Over-leveraging, credit default swaps and collateralized debt obligations as causes Another probable cause of the crisis -- and a factor that unquestionably amplified its magnitude -- was widespread miscalculation by banks and investors of the level of risk inherent in the unregulated Collateralized debt obligation and Credit Default Swap markets. Under this theory, banks and investors systematized the risk by taking advantage of low interest rates to borrow tremendous sums of money that they could only pay back if the housing market continued to increase in value.
The risk was further systematized by the use of David X. Li's Gaussian copula model function to rapidly price Collateralized debt obligations based on the price of related Credit Default Swaps. This formula assumed that the price of Credit Default Swaps was correlated with and could predict the correct price of mortgage backed securities. Because it was highly tractable, it rapidly came to be used by a huge percentage of CDO and CDS investors, issuers, and rating agencies. According to one wired.com article: "Then the model fell apart. Cracks started appearing early on, when financial markets began behaving in ways that users of Li's formula hadn't expected. The cracks became full-fledged canyons in 2008—when ruptures in the financial system's foundation swallowed up trillions of dollars and put the survival of the global banking system in serious peril...Li's Gaussian copula formula will go down in history as instrumental in causing the unfathomable losses that brought the world financial system to its knees."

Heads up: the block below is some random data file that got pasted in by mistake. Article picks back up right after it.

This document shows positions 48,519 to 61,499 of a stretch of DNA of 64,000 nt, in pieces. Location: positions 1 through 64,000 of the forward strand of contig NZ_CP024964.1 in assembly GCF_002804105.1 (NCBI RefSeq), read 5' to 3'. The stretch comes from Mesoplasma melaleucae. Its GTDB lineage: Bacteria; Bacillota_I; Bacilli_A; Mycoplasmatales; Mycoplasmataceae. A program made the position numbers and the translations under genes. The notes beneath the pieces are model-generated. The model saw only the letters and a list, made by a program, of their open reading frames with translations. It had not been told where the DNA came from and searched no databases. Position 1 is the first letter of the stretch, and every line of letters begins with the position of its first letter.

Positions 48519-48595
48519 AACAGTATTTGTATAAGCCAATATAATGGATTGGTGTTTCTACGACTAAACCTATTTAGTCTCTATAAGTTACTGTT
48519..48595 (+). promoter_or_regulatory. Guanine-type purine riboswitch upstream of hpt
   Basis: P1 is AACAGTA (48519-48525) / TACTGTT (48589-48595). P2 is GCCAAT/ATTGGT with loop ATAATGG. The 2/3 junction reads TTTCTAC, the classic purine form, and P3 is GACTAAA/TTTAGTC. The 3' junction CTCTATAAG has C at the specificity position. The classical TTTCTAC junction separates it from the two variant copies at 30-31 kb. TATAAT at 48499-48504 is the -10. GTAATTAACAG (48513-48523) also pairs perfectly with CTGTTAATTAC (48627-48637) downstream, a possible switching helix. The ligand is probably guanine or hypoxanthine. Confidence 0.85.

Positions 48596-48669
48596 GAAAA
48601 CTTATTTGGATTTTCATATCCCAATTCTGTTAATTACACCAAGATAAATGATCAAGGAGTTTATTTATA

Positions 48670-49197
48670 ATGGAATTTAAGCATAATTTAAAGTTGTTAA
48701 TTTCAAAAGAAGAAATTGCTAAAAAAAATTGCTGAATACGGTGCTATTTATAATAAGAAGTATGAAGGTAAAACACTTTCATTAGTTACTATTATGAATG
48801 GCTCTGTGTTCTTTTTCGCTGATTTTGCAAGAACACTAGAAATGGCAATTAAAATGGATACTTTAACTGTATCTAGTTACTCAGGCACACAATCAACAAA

The pricing model for CDOs clearly did not reflect the level of risk they introduced into the system. It has been estimated that the "from late 2005 to the middle of 2007, around $450bn of CDO of ABS were issued, of which about one third were created from risky mortgage-backed bonds...[o]ut of that pile, around $305bn of the CDOs are now in a formal state of default, with the...
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